Notes

First Drafts, Conversations, Stories in Progress

Should Prostitution Really Be a Crime?
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Readers debate the question and more. Contribute via hello@theatlantic.com.

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Punish the Johns but Not the Prostitutes?

That’s the gist of the Swedish model of prostitution laws. A reader emails the @hello account “from an anonymous address to give you the perspective of a John”:

Call me biased, but it’s better for everyone to fully legalize prostitution rather than adopt the Swedish model (legalizing selling sex but banning the purchase of it). You’ve already noted that full legalization in Australia didn’t have the disastrous consequences that people thought it might. Indeed, many careful analyses of these laws, including this one [from Charlotta Holmström and May-Len Skilbrei], find that not only has demand for prostitution not decreased, prostitutes are still forced to practice in the shadows. The safest form of prostitution, regulated brothels, are banned.

If you were a prostitute, would you rather advertise on illegal websites to men who are breaking the law, or instead work at one of the highly regulated FKK clubs of Germany, where IDs are checked and people make sure the girls are safe?

Sadly, I think the desire to shame Johns gets in the way of good sense. Prostitution isn’t going away, and in many countries it’s widely understood that you aren’t a degenerate for visiting a brothel—sort of like how strip clubs are viewed here in the U.S. Let’s do the thing that’s right for everyone and legalize it.

Wendy Kaminer, in a 2011 piece for us called “Sex-Trafficking, Porn, and the Perils of Legislation,” touched on the Swedish model:

From a reader who has worked with sex workers in several countries:

Your reader with mixed feelings about prostitution states:

My concern is that legitimizing [sex work] might make it more common because being poor is becoming more common in this society. If we had a more robust social safety net, I’d be less concerned.

In many parts of the world, prostitution is legal, and in many of those places—Colombia and the Dominican Republic, for example—there are many poor women who work in the sex trade. In Cambodia, where sex work is not legal but largely tolerated, there are occasional crackdowns on sex workers by the police working with NGOs, often in response to U.S. State Department pressure. The NGO solution is to divert the women to the garment industry to make cheap clothes for Americans and other Westerners. However, many women return to sex work because the working conditions and pay are so poor in the garment industry:

Another reader addresses the question:

I’ve always had really mixed feelings on this subject. I think bringing it out of the shadows would end certain types of exploitation, and it is absolutely clear that there is no prohibition that will end the practice of prostitution.

My concern is this: Will legalization make more desperate, poor women turn to prostitution because we offer them no other alternative? Are we turning poor women’s bodies into commodities to be legitimately bought and sold, and further dehumanizing them? It doesn’t feel like empowerment so much as another form of coercion and exploitation to me.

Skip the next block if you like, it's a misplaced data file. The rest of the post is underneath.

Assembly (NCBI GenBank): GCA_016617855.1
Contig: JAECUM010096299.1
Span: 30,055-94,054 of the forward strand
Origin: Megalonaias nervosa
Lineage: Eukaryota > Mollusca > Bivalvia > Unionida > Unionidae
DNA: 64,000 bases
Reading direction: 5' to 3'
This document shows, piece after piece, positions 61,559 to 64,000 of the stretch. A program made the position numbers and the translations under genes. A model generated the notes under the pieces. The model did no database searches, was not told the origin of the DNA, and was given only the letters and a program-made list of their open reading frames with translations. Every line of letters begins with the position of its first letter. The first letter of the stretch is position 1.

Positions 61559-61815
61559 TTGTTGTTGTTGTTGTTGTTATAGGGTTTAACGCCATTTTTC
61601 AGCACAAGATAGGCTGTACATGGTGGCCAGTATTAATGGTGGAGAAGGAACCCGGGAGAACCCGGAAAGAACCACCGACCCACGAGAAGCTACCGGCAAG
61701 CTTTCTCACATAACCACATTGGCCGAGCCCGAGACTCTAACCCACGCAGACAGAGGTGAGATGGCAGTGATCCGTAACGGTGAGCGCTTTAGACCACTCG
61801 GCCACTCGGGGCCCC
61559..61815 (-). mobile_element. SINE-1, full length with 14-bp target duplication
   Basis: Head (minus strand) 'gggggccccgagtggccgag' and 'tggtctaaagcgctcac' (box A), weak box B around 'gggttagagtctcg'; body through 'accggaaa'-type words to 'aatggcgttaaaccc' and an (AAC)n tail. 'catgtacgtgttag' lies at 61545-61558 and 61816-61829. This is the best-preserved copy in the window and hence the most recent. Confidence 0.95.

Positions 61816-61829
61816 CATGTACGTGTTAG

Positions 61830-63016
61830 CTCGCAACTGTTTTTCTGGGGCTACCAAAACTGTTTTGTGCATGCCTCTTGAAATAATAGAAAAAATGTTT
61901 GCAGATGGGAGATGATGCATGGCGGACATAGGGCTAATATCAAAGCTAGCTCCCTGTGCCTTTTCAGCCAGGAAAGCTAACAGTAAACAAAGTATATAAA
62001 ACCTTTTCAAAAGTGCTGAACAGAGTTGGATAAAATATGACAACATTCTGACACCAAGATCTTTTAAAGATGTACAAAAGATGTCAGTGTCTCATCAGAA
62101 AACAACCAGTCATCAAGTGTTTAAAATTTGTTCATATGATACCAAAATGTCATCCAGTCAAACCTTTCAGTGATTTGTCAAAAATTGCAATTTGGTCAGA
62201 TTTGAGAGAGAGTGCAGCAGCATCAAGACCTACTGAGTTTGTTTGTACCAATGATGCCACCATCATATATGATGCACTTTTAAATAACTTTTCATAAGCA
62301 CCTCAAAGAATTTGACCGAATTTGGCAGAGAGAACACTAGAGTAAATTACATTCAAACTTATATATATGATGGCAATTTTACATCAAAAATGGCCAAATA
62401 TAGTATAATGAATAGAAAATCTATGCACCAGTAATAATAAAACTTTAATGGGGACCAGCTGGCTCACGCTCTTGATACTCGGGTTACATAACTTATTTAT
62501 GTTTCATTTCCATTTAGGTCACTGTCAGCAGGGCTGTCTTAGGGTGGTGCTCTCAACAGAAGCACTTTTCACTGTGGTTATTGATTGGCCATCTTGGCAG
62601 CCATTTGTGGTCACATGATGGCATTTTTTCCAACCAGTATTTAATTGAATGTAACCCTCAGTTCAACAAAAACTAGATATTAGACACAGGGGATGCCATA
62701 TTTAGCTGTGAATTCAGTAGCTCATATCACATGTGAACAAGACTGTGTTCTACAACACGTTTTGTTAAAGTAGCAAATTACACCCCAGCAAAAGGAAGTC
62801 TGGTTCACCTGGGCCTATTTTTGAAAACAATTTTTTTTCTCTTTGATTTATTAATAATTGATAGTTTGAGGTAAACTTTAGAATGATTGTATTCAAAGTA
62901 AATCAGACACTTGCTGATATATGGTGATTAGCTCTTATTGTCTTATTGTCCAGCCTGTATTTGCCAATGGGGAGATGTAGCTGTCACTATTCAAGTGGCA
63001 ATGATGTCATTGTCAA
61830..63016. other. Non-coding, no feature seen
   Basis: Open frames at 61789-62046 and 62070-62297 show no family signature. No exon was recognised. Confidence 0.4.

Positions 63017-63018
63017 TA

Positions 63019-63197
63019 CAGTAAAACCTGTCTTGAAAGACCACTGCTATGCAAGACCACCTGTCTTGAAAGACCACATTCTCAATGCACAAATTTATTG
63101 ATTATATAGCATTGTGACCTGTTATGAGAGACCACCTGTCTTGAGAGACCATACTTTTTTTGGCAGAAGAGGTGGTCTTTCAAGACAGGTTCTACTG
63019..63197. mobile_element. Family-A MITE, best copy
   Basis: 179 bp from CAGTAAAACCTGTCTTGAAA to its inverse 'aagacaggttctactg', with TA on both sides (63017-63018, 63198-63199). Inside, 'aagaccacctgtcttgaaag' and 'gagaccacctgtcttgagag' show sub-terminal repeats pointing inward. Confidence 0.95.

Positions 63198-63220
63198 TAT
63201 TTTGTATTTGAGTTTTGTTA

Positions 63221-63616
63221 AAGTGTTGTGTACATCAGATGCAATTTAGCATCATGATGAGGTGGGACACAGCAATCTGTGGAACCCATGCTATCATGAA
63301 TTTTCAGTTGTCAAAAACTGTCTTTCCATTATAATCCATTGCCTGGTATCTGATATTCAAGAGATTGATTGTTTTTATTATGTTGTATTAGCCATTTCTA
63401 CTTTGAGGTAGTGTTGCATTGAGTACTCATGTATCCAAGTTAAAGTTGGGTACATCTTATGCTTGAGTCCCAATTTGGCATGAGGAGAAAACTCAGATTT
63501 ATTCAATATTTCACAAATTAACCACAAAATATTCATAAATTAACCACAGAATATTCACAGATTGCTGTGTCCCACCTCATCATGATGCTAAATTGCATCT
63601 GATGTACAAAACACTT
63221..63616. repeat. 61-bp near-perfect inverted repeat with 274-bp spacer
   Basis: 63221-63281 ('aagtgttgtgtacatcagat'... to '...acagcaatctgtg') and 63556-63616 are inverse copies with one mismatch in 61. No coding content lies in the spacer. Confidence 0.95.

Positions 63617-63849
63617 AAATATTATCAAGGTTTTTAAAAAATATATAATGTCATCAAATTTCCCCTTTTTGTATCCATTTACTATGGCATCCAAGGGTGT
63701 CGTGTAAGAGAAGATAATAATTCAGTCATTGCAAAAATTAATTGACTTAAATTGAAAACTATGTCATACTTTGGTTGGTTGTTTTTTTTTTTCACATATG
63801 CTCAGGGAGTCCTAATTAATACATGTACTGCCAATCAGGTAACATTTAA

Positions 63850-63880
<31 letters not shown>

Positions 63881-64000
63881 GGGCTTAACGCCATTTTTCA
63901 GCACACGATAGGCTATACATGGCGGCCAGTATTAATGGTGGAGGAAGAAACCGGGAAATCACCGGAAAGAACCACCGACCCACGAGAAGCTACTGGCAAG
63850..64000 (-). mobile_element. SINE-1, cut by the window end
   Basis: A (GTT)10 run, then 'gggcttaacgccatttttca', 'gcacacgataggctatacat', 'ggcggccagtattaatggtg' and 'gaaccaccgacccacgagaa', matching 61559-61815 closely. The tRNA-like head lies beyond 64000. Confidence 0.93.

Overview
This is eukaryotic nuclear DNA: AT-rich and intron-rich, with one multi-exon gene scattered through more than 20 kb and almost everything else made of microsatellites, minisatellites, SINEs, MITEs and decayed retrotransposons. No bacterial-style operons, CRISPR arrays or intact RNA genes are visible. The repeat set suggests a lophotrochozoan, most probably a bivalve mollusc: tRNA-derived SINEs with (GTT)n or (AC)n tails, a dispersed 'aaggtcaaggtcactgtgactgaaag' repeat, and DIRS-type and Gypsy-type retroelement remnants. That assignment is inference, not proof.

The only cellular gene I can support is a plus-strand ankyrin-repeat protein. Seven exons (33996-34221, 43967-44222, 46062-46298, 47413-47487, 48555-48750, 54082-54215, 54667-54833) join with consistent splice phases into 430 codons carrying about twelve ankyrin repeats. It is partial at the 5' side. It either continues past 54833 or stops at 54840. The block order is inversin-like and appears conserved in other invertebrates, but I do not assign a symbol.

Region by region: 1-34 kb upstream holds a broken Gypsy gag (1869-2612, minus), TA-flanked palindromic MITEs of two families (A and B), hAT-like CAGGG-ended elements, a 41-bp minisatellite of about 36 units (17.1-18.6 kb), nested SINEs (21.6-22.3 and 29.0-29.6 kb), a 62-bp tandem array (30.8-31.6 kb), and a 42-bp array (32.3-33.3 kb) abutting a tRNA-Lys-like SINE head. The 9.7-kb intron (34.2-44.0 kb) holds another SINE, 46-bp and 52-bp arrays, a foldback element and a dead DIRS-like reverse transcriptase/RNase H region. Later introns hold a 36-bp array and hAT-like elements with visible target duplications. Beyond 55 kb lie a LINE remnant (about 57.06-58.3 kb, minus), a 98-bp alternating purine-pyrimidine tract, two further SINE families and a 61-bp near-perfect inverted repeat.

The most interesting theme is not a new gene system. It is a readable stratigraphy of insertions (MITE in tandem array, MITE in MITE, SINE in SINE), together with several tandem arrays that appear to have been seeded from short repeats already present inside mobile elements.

Years back I worked in criminal defense law and represented “gentlemen’s clubs” and the dancers who worked in them.

    That seems to be the consensus among readers of our new piece on trafficking in the U.S. The most up-voted comment:

    Over the course of his tenure, [Detective Bill Woolf with the Northern Virginia Human Trafficking Task Force has] interviewed over 300 victims. In many cases, those who have been exploited believe that they are offenders, Woolf told me. “They fear law enforcement…because they’re technically committing a crime and that is prostitution,” he said.

    Which is one reason why prostitution should not be a crime, and laws against prostitution play into the hands of the traffickers. Just as with drug laws, and prohibition laws about alcohol, all laws forbidding consensual sex for pay should be struck down. The prostitute needs to be able to get help from the police, and should not be subject to criminal penalties.

    Another reader emails a long piece published in The Washington Post by Maggie McNeill, a former call girl and blogger: “This essay seems like a good place to start a discussion on fuzzy and conflated definitions, as well as shoddy research and misrepresented findings, found in alarmist articles about commercial sex work and sex trafficking.” Here’s McNeill:

    Sex-work prohibitionists have long seen trafficking and sex slavery as a useful Trojan horse. In its 2010 “national action plan,” for example, the activist group Demand Abolition writes,“Framing the Campaign’s key target as sexual slavery might garner more support and less resistance, while framing the Campaign as combating prostitution may be less likely to mobilize similar levels of support and to stimulate stronger opposition.” But as sex worker rights organizations have repeatedly pointed out (as have organizations like UNAIDS, Human Rights Watch, and Amnesty International), those who are truly interested in decreasing exploitation in the sex industry would be better off supporting decriminalization of prostitution.